Friday, November 1, 2013

Algerian War of Independence: The Languages Of Algeria

On this day in 1954, the Algerian War of Independence, which is known as the Algerian War in English, Guerre d'Algérie in French, and الثورة الجزائرية in Arabic, began. The conflict, which lasted over seven years, resulted in Algeria's independence from France, as well as becoming an important conflict in world history for the lessons learnt in terms of decolonisation and what is known as an
asymmetrical war.

The Tassili n'Ajjer mountain range in Algeria.
Algeria had been a French colony for over 100 years following its invasion by the French in 1830. However, today marks what was labelled a "Red All Saints' Day", or Toussaint Rouge, the day when members of the National Liberation Front (Front de Libération Nationale or FLN in French) staged attacks on both military and civilian targets and broadcast a proclamation for Muslims in Algeria to restore the state to a sovereign nation under the principles of Islam.

Though a fairly sombre day to be remembered, the result of the war would allow Algeria its independence and result in the fall of France's fourth republic. Rather than dwell on the depressing nature of war, we felt it would be wiser to spend today commemorating Algeria's linguistic diversity, some of which is due to its relationship with France.

Official Languages


Algeria's sole official language is Modern Standard Arabic. This form of the macrolanguage is considered to be the most formal and is based on Classical Arabic, the type of Arabic that is used in the Qur'an.

Nearly 3 in 4 Algerians speak Arabic as their native language. Algerian Arabic has been influenced by Berber, another native language of Algeria, not to mention French and Spanish, owing to the country's colonial past.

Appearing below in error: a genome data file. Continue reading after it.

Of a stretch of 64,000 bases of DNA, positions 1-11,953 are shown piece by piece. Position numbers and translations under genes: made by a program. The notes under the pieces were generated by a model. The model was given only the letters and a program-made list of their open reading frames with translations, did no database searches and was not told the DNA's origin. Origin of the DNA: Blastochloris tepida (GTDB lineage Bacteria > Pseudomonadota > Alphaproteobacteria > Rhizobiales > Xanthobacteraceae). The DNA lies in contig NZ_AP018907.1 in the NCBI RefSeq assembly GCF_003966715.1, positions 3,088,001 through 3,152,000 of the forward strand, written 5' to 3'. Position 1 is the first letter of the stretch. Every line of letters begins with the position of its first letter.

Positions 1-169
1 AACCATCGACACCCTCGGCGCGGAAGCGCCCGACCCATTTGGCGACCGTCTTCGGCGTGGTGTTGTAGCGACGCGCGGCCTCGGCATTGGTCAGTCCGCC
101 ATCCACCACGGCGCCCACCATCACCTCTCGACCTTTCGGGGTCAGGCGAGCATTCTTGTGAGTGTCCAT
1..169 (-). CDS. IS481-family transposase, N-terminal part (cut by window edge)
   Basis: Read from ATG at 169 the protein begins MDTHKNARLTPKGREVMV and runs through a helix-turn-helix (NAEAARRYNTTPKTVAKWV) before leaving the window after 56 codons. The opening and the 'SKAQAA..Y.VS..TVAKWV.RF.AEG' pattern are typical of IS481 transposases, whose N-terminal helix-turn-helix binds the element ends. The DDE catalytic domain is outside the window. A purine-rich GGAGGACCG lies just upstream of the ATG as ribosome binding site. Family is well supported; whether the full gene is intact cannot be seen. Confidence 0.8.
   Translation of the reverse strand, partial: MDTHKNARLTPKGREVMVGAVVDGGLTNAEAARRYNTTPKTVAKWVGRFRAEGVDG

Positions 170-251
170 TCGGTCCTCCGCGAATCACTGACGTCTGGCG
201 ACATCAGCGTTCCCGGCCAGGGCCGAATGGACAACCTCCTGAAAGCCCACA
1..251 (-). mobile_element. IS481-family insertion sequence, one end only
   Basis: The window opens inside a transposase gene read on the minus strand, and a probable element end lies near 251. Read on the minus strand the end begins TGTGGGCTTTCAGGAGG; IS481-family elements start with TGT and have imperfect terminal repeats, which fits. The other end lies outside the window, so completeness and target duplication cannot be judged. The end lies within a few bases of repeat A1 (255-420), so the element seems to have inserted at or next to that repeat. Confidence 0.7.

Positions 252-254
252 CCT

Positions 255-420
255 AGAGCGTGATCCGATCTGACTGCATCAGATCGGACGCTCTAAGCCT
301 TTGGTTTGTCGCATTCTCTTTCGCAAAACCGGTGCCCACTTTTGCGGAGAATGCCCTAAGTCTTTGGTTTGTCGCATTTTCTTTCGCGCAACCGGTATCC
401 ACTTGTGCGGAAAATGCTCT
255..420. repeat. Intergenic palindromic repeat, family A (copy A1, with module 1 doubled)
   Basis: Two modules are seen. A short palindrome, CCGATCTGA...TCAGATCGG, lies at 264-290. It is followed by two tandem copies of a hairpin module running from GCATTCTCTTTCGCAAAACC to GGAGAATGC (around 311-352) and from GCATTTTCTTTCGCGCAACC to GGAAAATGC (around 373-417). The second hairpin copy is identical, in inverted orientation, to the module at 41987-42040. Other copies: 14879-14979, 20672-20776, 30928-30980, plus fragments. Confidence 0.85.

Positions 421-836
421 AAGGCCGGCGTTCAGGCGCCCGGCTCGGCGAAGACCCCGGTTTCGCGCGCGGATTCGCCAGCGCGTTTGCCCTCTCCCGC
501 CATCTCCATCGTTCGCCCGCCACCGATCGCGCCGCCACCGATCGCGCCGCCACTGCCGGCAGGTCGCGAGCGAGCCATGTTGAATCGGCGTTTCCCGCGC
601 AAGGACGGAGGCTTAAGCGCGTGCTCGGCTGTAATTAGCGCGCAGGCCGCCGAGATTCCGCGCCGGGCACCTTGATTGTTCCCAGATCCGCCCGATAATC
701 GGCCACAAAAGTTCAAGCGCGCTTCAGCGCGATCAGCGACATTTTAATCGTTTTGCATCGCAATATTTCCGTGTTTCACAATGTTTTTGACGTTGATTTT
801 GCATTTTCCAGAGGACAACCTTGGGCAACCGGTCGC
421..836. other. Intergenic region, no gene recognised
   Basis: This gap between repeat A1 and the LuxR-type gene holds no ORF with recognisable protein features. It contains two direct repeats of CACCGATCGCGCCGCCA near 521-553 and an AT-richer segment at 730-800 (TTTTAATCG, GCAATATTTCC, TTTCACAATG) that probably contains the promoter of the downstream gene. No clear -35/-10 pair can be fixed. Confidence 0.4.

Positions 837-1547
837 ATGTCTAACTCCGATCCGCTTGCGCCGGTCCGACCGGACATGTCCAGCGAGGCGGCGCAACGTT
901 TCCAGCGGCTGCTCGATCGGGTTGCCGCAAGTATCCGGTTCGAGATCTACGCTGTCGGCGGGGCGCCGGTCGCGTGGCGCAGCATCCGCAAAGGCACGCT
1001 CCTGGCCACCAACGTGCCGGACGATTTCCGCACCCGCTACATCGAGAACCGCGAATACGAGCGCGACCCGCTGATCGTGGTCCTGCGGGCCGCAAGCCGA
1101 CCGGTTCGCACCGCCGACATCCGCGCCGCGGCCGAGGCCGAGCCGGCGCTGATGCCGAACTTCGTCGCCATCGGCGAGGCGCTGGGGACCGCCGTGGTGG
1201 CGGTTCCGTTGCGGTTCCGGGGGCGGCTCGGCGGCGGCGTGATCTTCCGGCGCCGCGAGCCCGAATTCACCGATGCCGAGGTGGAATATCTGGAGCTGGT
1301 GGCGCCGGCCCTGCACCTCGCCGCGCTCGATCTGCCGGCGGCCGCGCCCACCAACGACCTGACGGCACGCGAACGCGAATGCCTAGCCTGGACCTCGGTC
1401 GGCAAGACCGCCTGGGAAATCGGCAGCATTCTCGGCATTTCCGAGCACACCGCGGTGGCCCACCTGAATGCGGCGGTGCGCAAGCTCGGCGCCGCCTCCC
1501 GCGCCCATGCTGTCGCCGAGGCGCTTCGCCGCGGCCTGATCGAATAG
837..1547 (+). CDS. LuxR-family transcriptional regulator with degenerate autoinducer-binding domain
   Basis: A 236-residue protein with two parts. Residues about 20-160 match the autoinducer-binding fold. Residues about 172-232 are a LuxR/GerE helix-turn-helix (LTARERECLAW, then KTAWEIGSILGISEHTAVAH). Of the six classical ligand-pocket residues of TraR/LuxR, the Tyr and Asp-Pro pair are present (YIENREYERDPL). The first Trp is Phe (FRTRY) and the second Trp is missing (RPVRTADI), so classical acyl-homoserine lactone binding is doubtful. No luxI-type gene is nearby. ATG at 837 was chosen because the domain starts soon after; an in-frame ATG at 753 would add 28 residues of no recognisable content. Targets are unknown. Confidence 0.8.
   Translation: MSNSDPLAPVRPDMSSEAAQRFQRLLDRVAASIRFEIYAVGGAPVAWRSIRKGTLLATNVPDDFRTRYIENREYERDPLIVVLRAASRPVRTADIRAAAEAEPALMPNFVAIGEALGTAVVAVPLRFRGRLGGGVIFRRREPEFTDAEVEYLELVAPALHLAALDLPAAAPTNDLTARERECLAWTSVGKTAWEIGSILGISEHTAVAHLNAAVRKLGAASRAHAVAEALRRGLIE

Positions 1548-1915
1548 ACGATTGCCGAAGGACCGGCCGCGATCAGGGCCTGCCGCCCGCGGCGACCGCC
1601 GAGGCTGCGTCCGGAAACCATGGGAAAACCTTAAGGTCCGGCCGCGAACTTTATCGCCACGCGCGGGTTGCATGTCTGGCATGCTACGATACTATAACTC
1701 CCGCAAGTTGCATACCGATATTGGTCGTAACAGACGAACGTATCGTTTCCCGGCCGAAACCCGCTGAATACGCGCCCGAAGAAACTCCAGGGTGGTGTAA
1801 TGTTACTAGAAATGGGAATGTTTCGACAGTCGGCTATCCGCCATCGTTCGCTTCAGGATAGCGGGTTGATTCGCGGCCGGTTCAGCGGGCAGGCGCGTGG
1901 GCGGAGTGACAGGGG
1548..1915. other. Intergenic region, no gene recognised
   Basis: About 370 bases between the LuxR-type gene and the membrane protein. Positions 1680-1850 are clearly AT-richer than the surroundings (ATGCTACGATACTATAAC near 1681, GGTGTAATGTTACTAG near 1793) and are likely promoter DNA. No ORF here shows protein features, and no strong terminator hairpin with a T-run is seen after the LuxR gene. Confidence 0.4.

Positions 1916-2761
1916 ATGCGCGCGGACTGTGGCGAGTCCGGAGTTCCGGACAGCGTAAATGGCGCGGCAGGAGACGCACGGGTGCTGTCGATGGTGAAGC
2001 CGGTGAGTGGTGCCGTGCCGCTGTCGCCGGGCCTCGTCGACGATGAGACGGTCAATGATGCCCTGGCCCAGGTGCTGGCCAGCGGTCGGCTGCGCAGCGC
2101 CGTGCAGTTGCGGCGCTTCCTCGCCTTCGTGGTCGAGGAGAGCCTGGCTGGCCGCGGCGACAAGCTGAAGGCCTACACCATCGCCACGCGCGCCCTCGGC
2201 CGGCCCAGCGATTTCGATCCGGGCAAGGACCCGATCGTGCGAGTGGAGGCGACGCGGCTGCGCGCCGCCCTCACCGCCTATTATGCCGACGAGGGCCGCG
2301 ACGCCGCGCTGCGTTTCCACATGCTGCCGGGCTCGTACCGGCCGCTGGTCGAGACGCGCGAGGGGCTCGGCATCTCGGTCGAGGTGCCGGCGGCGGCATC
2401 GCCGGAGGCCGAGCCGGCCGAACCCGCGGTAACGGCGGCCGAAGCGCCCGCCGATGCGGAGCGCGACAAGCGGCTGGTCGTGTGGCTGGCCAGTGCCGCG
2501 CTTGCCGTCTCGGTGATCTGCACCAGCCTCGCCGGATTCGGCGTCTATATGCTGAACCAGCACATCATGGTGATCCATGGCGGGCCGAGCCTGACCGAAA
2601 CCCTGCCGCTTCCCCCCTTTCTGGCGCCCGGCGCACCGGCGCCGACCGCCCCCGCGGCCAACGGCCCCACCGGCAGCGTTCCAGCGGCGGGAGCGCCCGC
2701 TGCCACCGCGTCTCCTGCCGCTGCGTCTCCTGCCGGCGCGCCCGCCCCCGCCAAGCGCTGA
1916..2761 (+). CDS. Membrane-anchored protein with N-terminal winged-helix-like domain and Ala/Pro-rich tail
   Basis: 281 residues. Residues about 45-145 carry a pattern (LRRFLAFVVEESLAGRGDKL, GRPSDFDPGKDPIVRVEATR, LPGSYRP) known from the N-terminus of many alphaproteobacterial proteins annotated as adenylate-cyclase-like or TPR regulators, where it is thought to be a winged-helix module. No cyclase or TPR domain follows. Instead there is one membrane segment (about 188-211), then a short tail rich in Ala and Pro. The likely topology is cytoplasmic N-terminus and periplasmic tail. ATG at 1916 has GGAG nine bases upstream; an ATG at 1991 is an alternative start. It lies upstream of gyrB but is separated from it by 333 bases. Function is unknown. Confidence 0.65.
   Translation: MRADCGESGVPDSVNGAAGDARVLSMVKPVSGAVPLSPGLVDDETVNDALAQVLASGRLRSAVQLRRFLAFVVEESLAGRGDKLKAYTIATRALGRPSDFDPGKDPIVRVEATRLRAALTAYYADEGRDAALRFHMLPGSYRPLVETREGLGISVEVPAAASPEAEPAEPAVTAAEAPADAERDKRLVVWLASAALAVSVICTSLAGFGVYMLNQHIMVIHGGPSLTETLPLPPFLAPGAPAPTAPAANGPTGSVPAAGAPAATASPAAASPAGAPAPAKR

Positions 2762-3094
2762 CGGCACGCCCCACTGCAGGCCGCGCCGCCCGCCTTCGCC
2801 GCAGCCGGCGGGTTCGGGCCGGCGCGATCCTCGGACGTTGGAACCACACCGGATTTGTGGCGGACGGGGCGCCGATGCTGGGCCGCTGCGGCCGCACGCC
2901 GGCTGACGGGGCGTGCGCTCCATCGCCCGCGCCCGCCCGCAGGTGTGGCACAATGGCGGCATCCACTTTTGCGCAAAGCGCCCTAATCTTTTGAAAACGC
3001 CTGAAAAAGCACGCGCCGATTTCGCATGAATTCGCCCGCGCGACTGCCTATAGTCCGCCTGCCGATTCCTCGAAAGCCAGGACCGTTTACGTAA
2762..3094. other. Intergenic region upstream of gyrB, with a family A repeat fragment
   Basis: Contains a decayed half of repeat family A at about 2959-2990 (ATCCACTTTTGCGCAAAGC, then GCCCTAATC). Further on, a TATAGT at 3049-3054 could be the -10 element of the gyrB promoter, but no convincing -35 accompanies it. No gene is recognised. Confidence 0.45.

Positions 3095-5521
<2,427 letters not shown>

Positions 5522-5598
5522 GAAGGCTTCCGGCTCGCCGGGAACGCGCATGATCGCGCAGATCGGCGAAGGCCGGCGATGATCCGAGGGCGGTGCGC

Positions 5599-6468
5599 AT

85% of Algeria's population can speak Algerian Arabic and of those who speak Arabic in the country, 83% speak this form of Arabic.

National Languages


Along with Arabic, the Berber language is also considered to be native to Algeria. Berber is considered to be a language family that spans across a large portion of North Africa, including Burkina Faso, Egypt, Libya, Mali, Mauritania, Morocco, and Niger.

Over a quarter of Algeria's population speak a Berber dialect, and since 2001 Berber has held official status in Algeria as a national language.

Regional Languages

Hassaniya Arabic

The variety of Arabic spoken in the west of Algeria, Hassaniya Arabic, is estimated to have around 3.3 million speakers. Though the language is spoken principally in Mauritania and the disputed area of Western Sahara, it can also be found in the bordering areas of Algeria.

It is considered to be somewhat distinct from Algerian Arabic, and as a result holds no official status in the country.

The province of El Taref in northeast Algeria.

This language is spoken by only 3,000 people in the town of Tabelbaba, in the southwest of Algeria. This town is unique in Algeria as being the only town to not speak Arabic or Berber as a principal language. The Korandje language is considered to be a member of the Songhay language family, a group of languages generally found around the central areas of the Niger River, though very few studies have been conducted or published on it.

Immigrant Languages


Algeria is considered to be the second largest Francophone country in the world. 1 in 3 Algerians are said to be able to read and write French, and despite independence from France, government and official affairs are still sometimes conducted in French.

Despite its independence from France, French still is the most commonly studied language in Algeria and many university classes are still conducted in French. However, education and bureaucracy in Algeria is becoming more and more Arabic in its affairs.

Are there any important languages spoken in Algeria that we have missed? Tell us about them in the comments below.

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